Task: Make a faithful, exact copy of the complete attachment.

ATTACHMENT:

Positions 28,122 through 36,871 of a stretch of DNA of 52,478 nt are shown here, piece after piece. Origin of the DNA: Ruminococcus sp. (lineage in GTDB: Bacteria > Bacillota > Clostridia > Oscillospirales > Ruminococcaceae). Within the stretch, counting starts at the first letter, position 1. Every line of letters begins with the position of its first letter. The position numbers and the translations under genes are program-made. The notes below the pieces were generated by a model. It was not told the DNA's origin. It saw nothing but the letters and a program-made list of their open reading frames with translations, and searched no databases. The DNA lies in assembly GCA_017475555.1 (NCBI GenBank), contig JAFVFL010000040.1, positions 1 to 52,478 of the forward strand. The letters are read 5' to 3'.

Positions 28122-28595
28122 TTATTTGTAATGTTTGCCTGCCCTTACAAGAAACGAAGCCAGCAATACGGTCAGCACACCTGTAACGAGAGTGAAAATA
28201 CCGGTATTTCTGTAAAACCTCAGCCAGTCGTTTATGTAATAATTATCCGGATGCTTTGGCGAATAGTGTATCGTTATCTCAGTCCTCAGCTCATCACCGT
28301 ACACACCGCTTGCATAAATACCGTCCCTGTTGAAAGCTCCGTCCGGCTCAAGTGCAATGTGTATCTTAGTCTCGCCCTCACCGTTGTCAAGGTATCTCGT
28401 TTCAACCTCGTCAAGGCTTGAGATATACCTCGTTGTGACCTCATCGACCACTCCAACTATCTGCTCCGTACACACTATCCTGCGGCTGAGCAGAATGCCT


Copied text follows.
Positions 28,122 through 36,871 of a stretch of DNA of 52,478 nt are shown here, piece after piece. Origin of the DNA: Ruminococcus sp. (lineage in GTDB: Bacteria > Bacillota > Clostridia > Oscillospirales > Ruminococcaceae). Within the stretch, counting starts at the first letter, position 1. Every line of letters begins with the position of its first letter. The position numbers and the translations under genes are program-made. The notes below the pieces were generated by a model. It was not told the DNA's origin. It saw nothing but the letters and a program-made list of their open reading frames with translations, and searched no databases. The DNA lies in assembly GCA_017475555.1 (NCBI GenBank), contig JAFVFL010000040.1, positions 1 to 52,478 of the forward strand. The letters are read 5' to 3'.

Positions 28122-28595
28122 TTATTTGTAATGTTTGCCTGCCCTTACAAGAAACGAAGCCAGCAATACGGTCAGCACACCTGTAACGAGAGTGAAAATA
28201 CCGGTATTTCTGTAAAACCTCAGCCAGTCGTTTATGTAATAATTATCCGGATGCTTTGGCGAATAGTGTATCGTTATCTCAGTCCTCAGCTCATCACCGT
28301 ACACACCGCTTGCATAAATACCGTCCCTGTTGAAAGCTCCGTCCGGCTCAAGTGCAATGTGTATCTTAGTCTCGCCCTCACCGTTGTCAAGGTATCTCGT
28401 TTCAACCTCGTCAAGGCTTGAGATATACCTCGTTGTGACCTCATCGACCACTCCAACTATCTGCTCCGTACACACTATCCTGCGGCTGAGCAGAATGCCT